Conversions from one funnel segment to the next
are actually a function of the other metrics we discuss here. Higher conversion rates, especially as leads turn into opportunities and then customers, indicate a more efficient marketing effort that delivers what the sales team needs to hit its numbers.
Velocity metrics can provide important hints about which marketing activities generate higher and faster ROI.
The same applies to velocity metrics that measure how long it takes for leads and opportunities to move through each stage of the marketing funnel or sales pipeline. Higher velocity usually indicates more efficient marketing activities that generate faster, higher ROI.
Lead nurturing gives you a way to stay engaged with leads that aren't ready to buy yet but will be in the future. Re-engagement metrics cover situations such as leads that don't score high enough to convert to MQLs, or SALs that turn out not to be valid opportunities. The better you are at placing these leads in a nurturing campaign, and ultimately moving them back into the sales pipeline, the more you'll contribute to revenue growth.
Program Metrics: Dealing With The Details
Your CEO may not want to hear the details about which programs or campaigns deliver the best results, but your marketing team certainly does. After all, your day-to-day program execution - everything from email and social media to webinars and web site content - provides the raw material that ultimately drives your strategic revenue-building efforts.
It's impossible to list all of the metrics that you can extract from email campaigns, web analytics, webinar attendance and other sources. But there are some general measurement criteria that you can use to sort through them all:
Marketers track a wide variety of day-to-day program activities because they are easy to measure - and because almost everybody else measures them, too. These include benchmarks such as:
Email open rates and click-through rates
Web site visits and page views
Content asset downloads
Web site form completion and abandonment rates
These numbers can be very useful; if your email open rates, for example, are lower than the industry average, then it's time to examine your email campaigns for potential problems. The same is true for web analytics, especially when you compare current data versus historical trends. Just be careful not to dwell upon these metrics, because they don't always have a direct impact on marketing campaign performance.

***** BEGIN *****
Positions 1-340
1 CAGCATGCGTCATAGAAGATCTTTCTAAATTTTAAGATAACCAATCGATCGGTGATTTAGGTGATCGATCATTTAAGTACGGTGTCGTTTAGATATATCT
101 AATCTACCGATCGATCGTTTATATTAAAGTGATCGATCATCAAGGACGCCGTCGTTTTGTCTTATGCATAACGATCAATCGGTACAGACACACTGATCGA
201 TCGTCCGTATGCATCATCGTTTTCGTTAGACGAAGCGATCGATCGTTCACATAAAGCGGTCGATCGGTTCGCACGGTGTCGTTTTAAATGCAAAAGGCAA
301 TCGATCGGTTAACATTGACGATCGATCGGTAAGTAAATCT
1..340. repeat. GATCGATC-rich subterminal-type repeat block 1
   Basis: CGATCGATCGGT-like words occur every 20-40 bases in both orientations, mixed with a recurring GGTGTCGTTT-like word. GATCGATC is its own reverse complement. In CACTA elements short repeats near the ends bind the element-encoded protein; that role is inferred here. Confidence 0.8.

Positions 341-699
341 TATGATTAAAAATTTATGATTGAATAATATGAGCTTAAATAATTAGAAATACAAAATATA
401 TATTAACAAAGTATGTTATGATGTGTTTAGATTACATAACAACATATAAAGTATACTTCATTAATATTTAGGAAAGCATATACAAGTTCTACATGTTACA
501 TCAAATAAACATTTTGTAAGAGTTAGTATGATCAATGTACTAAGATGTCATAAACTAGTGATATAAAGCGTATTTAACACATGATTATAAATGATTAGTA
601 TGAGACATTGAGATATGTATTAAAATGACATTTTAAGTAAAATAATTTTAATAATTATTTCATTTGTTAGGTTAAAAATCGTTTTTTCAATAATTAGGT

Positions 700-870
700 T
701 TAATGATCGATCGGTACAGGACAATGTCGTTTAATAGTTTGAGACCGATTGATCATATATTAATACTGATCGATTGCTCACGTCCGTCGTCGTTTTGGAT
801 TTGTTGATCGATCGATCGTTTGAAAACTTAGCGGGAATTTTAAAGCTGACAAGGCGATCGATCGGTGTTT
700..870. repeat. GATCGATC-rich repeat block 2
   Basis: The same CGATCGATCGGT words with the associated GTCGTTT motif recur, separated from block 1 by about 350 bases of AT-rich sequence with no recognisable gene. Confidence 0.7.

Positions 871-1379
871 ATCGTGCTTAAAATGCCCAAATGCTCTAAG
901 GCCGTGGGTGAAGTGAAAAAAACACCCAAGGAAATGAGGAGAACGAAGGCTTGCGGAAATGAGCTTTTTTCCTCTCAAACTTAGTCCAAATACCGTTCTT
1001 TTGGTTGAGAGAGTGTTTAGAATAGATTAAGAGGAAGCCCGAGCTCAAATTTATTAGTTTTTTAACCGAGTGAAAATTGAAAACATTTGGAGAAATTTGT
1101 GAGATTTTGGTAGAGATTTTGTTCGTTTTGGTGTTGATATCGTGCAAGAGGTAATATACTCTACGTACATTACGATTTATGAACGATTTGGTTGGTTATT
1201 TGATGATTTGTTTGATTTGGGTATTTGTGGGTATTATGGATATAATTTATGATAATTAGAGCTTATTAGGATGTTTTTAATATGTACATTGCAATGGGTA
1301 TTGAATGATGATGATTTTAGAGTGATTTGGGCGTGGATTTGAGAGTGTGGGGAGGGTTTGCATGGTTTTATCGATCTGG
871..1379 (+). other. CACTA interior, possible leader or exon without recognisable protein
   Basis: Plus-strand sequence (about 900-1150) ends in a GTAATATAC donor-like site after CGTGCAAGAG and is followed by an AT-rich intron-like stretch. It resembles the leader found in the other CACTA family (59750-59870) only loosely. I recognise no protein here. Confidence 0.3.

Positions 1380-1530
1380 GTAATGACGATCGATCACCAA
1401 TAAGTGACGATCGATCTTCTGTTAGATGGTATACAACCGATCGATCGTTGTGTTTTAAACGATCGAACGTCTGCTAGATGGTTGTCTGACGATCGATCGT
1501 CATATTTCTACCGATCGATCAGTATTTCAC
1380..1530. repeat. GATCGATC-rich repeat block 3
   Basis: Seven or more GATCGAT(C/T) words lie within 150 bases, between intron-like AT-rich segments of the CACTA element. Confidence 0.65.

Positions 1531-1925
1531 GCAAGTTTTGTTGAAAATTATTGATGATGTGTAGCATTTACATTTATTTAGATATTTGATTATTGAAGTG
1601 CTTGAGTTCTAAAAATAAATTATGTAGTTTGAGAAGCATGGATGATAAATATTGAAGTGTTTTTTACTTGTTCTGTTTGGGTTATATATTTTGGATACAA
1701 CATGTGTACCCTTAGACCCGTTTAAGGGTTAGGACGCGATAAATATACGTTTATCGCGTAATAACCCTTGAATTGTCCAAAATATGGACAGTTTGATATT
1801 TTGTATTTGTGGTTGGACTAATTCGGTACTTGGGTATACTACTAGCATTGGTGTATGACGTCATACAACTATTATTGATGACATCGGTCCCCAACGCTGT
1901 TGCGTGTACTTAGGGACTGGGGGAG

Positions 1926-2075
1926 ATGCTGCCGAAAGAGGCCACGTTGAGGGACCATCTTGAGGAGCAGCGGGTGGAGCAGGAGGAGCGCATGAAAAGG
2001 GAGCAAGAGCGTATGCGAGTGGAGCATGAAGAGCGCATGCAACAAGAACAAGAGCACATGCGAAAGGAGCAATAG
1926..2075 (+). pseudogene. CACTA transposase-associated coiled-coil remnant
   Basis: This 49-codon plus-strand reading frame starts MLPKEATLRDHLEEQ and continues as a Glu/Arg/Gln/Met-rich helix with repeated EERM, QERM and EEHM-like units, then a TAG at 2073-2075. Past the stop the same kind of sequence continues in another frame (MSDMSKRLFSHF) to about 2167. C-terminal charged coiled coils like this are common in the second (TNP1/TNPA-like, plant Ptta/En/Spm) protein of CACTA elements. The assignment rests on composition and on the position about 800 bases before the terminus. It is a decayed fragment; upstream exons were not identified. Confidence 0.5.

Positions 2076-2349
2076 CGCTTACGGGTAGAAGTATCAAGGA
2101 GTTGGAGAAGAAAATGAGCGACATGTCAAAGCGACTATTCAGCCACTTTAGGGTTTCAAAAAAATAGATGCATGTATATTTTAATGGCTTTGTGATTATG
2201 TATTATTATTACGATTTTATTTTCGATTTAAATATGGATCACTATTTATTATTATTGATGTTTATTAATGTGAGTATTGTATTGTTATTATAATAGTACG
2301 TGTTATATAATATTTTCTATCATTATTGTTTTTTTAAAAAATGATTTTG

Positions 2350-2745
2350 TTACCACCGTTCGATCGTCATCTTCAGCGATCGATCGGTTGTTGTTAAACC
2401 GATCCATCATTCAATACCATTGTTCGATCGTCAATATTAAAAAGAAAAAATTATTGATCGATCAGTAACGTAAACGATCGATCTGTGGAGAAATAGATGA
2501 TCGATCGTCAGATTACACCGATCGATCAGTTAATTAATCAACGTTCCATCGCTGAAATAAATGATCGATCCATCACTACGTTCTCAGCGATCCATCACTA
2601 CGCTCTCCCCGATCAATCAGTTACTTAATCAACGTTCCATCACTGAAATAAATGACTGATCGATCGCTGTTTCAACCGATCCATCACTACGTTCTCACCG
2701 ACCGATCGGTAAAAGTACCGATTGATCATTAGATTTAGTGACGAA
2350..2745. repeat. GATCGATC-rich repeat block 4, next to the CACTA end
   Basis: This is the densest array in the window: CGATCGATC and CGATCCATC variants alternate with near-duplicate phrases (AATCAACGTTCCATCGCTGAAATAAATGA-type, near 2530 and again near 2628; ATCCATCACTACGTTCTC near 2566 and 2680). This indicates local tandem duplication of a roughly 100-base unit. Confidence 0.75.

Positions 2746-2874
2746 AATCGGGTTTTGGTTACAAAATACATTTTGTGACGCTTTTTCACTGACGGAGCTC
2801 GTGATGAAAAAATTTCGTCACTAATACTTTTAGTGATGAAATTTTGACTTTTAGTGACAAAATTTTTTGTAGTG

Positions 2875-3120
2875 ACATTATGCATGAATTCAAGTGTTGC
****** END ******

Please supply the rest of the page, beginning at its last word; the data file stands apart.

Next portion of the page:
Social Media Metrics
Social media mentions, connections, "likes" and conversations are similar to other benchmarking metrics; you're often comparing your metrics to industry averages, your competitors' numbers, or your own historical data. Many marketing automation tools, for example, now allow B2B marketers to track social activity on Twitter, LinkedIn and Facebook, and benchmark their own activity against their competitors'.
The key here, as with benchmarking metrics, is not to confuse social media success with bottom-line impact. It's one thing to celebrate a record number of Twitter followers; it's quite another to demonstrate just how those followers convert into leads, opportunities and revenue for a B2B organization.
Lead Source Metrics
Some marketing automation tools allow companies to create complicated, multiple - attribution systems to decide which campaigns actually generate prospects. For most companies, however, simpler single-attribution systems work just fine.
Single attribution - deciding, for example, whether a new prospect was recruited via an email campaign or direct mail effort - allows you to do some relatively simple calculations for the investment required per prospect. That, in turn, allows you to calculate the ROI for your campaigns.
Database and Data Quality Metrics
Data quality issues are a growing problem for marketing organizations; databases with outdated or inaccurate records tend to increase costs and drive down campaign ROI. Tracking metrics such as database size, average lead age and performance by database/list source can tell you whether there are potentially serious data quality problems lurking in your marketing database.
The Payoff Of Marketing Measurement
Most marketers know that metrics are important, and they already attempt to track at least some of the data points discussed here. The real payoff, however, comes when a B2B marketing organization learns how to automate its data-collection process and to present this data to tell a coherent story about its contributions.
That's where marketing automation plays such an important role for B2B marketers. According to a 2012 Lenskold Group study, for example, companies that track revenue metrics as part of an integrated marketing automation strategy are 30% more likely to outgrow their competitors. That's because marketing automation offers the tools to identify, track and analyze key metrics, rather than concentrating time and effort on spreadsheets and other manual tracking methods.
Marketing metrics are still a work in progress for even the most successful companies. As a result, it's important for any marketing team to experiment with its own metrics and test new approaches. But for today's B2B marketing organizations, it's clear that effective measurement is a tool you can't afford to work without.